By Vedant Monger
Given that a large chunk of the imports from China goes into the production process, an ideal strategy would take advantage of this deficit, accelerate domestic manufacturing via assembling and find newer destinations to market output.
For more than a decade, India’s large trade deficit with China has been a growing concern. The focus of the issue, however, has largely been political. With the confrontation along the border and the pandemic leading to a campaign for self-reliance, the question of trading with a country that is also clearly a strategic adversary has gained renewed policy interest.
Final consumer goods are quite often, in public perception, (mis)understood as constituting the biggest chunk of Indian imports from China. While the absolute numbers definitely seem large, what do the facts suggest?
Based on the Broad Economic Classification categories, goods for final consumption, in 2020, accounted for 7.48% of imports from China. However, about 63% of imports were in the intermediate consumption category, which is defined as “goods and services used up in the course of production within the accounting period”. The import of capital goods comprised 16% of imports from China. As things stand, about 80% of imports from China are used in the production process.
Another finer level of analysis resorts to examining the trade in parts and components (P&C) — items such as blades, engines, electronic instruments, motors, which aggregate or supplement larger final goods such as gas turbines or mobile cranes. India’s share of imports in this category over the years has been fairly low and steady, hovering around the 10% mark.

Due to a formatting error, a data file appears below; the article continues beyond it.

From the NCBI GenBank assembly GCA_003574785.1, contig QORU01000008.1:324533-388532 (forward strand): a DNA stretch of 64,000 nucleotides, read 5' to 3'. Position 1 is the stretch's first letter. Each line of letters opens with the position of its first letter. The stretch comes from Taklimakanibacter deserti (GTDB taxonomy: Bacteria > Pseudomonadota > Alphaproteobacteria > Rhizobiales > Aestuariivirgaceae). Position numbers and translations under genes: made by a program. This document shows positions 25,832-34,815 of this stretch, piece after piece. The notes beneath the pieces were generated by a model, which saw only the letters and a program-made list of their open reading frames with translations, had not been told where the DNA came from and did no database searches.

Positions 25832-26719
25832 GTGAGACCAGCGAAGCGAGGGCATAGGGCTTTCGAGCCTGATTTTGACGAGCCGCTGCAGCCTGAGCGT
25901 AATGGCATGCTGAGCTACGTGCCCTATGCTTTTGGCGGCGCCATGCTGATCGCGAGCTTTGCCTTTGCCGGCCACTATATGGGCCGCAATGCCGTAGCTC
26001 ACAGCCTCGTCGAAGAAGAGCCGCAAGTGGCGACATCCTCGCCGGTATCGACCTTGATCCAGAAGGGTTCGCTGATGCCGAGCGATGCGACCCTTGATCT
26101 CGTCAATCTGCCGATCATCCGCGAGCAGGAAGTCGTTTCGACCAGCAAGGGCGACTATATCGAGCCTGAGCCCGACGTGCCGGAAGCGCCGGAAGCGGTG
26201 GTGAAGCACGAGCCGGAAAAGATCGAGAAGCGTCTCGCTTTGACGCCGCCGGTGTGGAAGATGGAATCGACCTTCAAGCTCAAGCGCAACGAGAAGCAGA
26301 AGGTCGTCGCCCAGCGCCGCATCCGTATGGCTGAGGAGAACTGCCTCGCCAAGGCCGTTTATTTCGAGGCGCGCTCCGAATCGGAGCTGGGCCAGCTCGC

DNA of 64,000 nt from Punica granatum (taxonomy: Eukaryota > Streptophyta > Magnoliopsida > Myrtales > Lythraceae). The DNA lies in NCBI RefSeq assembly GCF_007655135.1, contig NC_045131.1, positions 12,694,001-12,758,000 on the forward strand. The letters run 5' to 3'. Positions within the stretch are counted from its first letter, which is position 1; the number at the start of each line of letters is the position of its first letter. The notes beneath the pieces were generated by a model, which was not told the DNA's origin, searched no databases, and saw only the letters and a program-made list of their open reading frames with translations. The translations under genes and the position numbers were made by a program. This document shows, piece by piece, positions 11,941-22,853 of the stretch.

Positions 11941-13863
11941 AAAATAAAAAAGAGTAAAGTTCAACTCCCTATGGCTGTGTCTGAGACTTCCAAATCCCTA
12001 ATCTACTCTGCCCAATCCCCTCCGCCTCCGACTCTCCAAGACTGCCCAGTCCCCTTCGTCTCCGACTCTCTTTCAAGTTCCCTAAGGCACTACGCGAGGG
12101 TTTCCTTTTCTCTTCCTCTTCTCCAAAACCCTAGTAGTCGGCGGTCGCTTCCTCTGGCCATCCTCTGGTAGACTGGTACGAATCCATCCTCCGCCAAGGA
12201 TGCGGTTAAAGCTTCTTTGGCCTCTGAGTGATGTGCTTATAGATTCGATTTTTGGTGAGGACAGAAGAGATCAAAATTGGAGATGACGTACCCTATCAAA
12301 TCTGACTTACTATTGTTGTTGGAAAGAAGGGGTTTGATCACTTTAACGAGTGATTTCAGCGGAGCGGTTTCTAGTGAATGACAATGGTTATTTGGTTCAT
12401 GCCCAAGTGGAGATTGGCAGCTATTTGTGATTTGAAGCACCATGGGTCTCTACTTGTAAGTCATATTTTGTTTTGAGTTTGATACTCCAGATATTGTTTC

But over the course of the last two decades, the share of P&C in imports from China rose from about 12% in 1998 to about 22% in 2020. Similarly, the share of China in India’s P&C imports rose from a paltry 5% in 2001 to about 35% in 2021. In summary, what we observe is an increased Chinese role in the Indian production process. Ironically, China itself sources a lot of inputs from the East Asian economies with which it holds deficits.
Are there any policy options to reduce this deficit? Resorting to taxing these intermediate goods heavily and/or trying to produce them domestically would be returning to the early import-substitution years (an economic disaster). Neither can one source these inputs from other countries easily — China has a proximity privilege, which, in trade empirics, is a strong determinant of bilateral trade flows.
Unless transport costs are enormously reduced, it makes no economic sense to source these from other countries. And even if the government were to tax final consumer goods, it would not be adequate to correct the deficit.
(The Op-Ed appeared in The Hindustan Times)